I do not have enough space to illustrate fully the trends described above, although a few facts might paint a picture.
*Here at UW-Madison, state appropriations now make up about 15% of the university operating budget, down from about 27% in 1997-1998 and from a majority share of the budget several decades ago. In other states, the share of state support in university budgets can be much lower. At a recent conference on higher education here in Madison, University of Colorado-Boulder political science professor Ken Bickers reported that UC-Boulder now counts state appropriations as an astonishing 4.6% of its overall budget. For most professors and administrators at Boulder, Bickers said, the question of whether to “privatize” the flagship campus is an essentially meaningless one at this point.
*At the elite level of public higher education—the state flagships—reform is decidedly in the direction of privatization—for lack a better term—meaning greater reliance on research dollars, public-private partnerships, patent revenue, private donations and tuition revenue in lieu of state funds. Examples of comprehensive reform plans around the country include Louisiana State’s “Flagship Coalition”, championed by Louisiana business leaders and prominent LSU alumni such as James Carville; UC-Boulder’s “Flagship 2030” plan; and Ohio’s “Enterprise University” plan. Similar plans in Wisconsin and Oregon—the “New Badger Partnership” and the “New Partnership,” respectively—have met been met with greater resistance from the public, other system leaders, and the legislatures in those states. In both Wisconsin and Oregon, the failure to achieve these proposed reforms led to the abrupt departures of UW-Madison Chancellor Biddy Martin (after three years on the job) and UO president Richard Lariviere (after two years). Even more recently, University of Virginia President Teresa Sullivan became the victim of a dispute over “philosophical differences” with the UVA Board of Visitors. Sullivan, it appears, was unwilling to implement a program of zero-cost reforms, such as online learning, with the speed and alacrity expected from the Board.
*Perhaps the most “felt” change in public higher education today is its cost to students and their families. If declining state support has meant one thing at all levels of public higher education—whether at flagships or at community colleges—it is that students must pay more of the share of the cost of attendance. As rising tuition and costs have far outpaced growth in family incomes and various forms of grant-based financial aid, more students and families have had to rely on loans. A recent report by Demos, a public policy research and advocacy organization based in New York, offers an excellent overview of the deleterious effect of higher education cuts for the American middle class. Among its findings, the report explains that “states have reached a turning point in their relationship to public higher education, and the policy choices of the next few years will determine the extent to which public institutions of higher education continue to function as a bridge to the middle class for young adults, especially for those from low- and moderate-income backgrounds.”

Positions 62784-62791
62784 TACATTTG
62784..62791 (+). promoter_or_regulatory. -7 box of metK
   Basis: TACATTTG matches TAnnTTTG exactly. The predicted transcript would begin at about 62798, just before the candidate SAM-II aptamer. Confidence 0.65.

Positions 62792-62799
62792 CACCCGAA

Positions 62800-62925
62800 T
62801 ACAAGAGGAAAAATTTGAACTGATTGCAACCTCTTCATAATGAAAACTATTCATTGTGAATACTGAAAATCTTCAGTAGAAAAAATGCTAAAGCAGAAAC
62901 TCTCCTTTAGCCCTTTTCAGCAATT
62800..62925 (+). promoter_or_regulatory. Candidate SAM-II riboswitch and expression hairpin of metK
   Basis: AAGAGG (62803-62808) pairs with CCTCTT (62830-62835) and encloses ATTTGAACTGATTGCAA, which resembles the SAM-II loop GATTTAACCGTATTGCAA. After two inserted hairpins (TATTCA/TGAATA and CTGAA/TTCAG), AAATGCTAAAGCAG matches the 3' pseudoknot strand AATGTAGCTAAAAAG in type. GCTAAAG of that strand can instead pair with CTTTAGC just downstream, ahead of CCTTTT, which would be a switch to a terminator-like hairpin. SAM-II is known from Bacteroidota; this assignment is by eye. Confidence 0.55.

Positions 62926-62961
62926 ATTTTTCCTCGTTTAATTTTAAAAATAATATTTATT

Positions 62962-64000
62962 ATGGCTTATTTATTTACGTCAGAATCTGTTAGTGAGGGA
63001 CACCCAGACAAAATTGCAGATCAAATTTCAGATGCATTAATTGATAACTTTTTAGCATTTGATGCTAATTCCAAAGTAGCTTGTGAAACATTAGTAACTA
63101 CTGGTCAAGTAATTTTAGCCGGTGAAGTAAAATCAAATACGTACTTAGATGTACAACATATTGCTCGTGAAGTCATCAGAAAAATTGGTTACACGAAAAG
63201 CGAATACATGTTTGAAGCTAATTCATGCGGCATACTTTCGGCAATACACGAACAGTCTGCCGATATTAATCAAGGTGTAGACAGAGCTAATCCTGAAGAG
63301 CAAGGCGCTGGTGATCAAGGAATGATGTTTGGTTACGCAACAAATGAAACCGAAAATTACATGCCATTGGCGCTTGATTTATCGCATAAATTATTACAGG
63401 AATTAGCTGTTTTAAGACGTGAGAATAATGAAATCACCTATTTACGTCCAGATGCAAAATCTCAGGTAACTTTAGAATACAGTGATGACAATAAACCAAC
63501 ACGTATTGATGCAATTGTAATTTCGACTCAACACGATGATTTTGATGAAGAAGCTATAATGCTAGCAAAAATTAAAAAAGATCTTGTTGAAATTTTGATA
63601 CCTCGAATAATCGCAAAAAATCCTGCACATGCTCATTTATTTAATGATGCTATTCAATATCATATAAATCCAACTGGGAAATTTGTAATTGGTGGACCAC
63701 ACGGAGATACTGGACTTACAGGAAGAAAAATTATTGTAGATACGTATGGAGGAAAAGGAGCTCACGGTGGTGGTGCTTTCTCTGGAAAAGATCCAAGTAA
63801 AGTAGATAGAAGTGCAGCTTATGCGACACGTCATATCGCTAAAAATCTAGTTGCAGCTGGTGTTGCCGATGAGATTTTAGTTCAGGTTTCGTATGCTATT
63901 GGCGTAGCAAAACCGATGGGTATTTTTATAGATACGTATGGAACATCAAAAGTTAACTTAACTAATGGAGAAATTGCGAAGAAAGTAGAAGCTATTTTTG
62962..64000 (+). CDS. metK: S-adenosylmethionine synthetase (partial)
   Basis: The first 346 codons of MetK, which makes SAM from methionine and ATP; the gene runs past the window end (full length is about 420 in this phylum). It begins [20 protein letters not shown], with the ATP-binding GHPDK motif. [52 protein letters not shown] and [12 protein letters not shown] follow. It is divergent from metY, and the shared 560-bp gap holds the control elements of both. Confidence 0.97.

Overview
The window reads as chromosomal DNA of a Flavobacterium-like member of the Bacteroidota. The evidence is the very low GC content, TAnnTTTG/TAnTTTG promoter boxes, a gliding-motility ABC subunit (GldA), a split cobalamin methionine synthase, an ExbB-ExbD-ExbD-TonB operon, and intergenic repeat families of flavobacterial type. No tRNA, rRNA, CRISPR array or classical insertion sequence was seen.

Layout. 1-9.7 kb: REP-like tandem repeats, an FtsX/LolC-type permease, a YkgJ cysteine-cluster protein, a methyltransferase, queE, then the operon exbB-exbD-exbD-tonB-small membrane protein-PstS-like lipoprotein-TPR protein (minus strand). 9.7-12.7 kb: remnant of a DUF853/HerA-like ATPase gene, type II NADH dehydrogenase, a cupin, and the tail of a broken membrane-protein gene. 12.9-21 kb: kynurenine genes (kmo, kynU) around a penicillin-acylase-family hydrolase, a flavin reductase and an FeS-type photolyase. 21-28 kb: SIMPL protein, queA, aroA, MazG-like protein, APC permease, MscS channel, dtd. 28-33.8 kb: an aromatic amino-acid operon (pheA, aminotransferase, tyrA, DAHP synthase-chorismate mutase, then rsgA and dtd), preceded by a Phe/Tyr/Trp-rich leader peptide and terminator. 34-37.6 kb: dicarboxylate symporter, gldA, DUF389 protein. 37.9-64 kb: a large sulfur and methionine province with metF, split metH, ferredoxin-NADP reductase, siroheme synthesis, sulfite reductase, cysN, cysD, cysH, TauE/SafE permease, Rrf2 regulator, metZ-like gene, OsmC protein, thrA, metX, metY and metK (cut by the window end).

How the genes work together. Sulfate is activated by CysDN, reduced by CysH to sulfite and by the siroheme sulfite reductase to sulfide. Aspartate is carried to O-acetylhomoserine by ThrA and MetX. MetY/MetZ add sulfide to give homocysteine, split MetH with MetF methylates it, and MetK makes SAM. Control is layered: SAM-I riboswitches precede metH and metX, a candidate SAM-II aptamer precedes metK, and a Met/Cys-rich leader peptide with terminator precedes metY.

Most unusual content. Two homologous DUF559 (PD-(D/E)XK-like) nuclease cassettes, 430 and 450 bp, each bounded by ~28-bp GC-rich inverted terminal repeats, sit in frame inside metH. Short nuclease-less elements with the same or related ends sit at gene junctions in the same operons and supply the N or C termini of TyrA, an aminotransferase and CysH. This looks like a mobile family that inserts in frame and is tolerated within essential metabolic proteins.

Taken together, the above trends suggest a much narrower conception of the mission of public higher education than has historically been the case, at least since the mid-twentieth century: research is increasingly valued for its potential to reach the marketplace; students are expected to pay for the cost of their own education beyond high school, even if that requires that they take on significant debt; and institutions, especially elite flagships, demand to govern themselves with less state oversight, including the freedom to set their own tuition levels. Of course, private universities have long enjoyed many of these freedoms now sought by these public universities; and private universities themselves provide some measure of public service in their teaching and research. But the aggressiveness with which public universities have moved in the direction of private models is something new, and, in my view, represents a revision of the historic mission of public higher education without an open discussion about what is in fact taking place.